The Sudden Stop. When most of the emerging economies entered into twin deficits -trade and fiscal deficits- and consensus praised “synchronized growth”, they were sealing their destiny: When the US dollar regains some strength, US rates rise due to an increase in inflation, the flow of cheap money to emerging markets is reversed. Synchronized indebted growth created the risk of synchronized collapse.

The worrying thing about Argentina and many other economies is that they should have learned from this after decades of similar episodes. But investment bankers and policymakers always say “this time is different”. It was not.

Now Argentina has pushed interest rates to 40% to stop the bleeding. With rampant inflation and economic growth concerns, the Peso bounce is likely to be short-lived.

Massive money supply growth does not buy time or disguise structural problems. It simply destroys the purchasing power of the currency and reduces the country’s ability to attract investment and grow.

This is a warning, and administrations should take this episode as a serious signal before the scare turns into a widespread emerging market crisis.

Structural imbalances are not mitigated by carrying out the same monetary policies that led countries to crisis and discredit.

Over the next three years, the International Monetary Fund estimates that flows to emerging economies will fall by up to $60 billion per annum, equivalent to 25% of the flows received between 2010 and 2017.

This warning has started with the weakest currencies, those were monetary imbalances were largest. But others should not feel relieved. This warning should not be used to delay the inevitable reforms, but to accelerate them. Unfortunately, it looks like policymakers will prefer to blame any external factor except their disastrous monetary and fiscal policies.

Daniel Lacalle is a PhD in Economics and author of “Life In The Financial Markets”, “The Energy World Is Flat” (Wiley) and “Escape from the Central Bank Trap” (BEP).

Chart courtesy Bloomberg


About Daniel Lacalle

Daniel Lacalle (Madrid, 1967). PhD Economist and Fund Manager. Author of bestsellers "Life In The Financial Markets" and "The Energy World Is Flat" as well as "Escape From the Central Bank Trap". Daniel Lacalle (Madrid, 1967). PhD Economist and Fund Manager. Frequent collaborator with CNBC, Bloomberg, CNN, Hedgeye, Epoch Times, Mises Institute, BBN Times, Wall Street Journal, El Español, A3 Media and 13TV. Holds the CIIA (Certified International Investment Analyst) and masters in Economic Investigation and IESE.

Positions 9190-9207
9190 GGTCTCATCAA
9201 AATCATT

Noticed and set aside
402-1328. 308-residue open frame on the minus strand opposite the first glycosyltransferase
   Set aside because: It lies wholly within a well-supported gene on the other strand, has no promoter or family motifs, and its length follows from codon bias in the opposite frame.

28 thoughts on “Behold The Sudden Stop. Risk of Emerging Markets Collapse

    1. South Africa’s monetary policy is a relevant problem, and the current government’s view of fiscal and monetary imbalances very concerning. Thanks a lot for the comment.

  1. Well Daniel and Leeroy South Africa look pretty good to me, I just checked on the closing level of the Johannesburg Stock Market for today 7-5-2018 and it’s up in the green a healthy 40% and has been shooting the lights out for the past several days in fact. No USD worries here that’s for sure.

    1. Almost ALL stock markets are at their synchronised all-time peaks. At current levels of global economic growth, given the debt load everywhere, this is a very dangerous situation and perhaps SA is merely waiting for its “Sudden Stop” event?!

      Under these circumstances, when all looks hunky dory, one should worry the most!

  2. Rome lived upon its principal until ruin stared it in the face.
    Industry is the only true source of wealth, and there was no industry in Rome.
    By day the Ostia road was crowded with carts and muleteers, carrying to the great city the silks and spices of the East, the marble of Asia Minor, the timber of the Atlas, the grain of Africa and Egypt; and the carts brought out nothing but loads of dung. That was their return cargo.